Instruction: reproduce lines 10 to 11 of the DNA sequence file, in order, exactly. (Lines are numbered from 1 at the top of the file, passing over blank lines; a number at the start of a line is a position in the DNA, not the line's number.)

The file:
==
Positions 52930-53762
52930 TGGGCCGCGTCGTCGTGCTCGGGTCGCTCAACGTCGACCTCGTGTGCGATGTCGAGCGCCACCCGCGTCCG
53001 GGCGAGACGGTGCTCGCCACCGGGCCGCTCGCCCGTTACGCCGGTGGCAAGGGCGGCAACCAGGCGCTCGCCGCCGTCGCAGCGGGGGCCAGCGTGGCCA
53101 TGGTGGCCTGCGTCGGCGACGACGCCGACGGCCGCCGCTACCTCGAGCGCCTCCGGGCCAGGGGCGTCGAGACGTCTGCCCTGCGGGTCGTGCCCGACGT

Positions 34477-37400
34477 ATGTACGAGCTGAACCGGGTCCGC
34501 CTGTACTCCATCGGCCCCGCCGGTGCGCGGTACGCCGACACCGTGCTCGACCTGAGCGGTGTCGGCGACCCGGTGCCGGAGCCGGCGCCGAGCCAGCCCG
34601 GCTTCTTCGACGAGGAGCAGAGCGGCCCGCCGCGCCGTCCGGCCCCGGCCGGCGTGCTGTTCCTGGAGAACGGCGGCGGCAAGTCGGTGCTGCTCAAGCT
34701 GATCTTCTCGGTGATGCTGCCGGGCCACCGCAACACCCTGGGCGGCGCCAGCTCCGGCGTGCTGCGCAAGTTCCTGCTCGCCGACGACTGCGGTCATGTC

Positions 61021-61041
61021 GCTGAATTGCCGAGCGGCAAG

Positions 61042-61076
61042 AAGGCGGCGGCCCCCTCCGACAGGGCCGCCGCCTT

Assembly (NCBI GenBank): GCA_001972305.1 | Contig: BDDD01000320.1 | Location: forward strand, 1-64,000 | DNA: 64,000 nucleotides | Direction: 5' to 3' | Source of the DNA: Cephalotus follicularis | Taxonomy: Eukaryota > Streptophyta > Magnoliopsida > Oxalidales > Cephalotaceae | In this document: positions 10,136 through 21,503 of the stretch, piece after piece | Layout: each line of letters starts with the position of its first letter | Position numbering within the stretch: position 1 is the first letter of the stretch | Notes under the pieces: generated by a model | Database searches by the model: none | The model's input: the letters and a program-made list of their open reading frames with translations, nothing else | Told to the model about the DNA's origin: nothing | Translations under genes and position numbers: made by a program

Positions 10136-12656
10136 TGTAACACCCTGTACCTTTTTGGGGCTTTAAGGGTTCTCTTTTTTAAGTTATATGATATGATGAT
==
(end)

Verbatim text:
Positions 61021-61041
61021 GCTGAATTGCCGAGCGGCAAG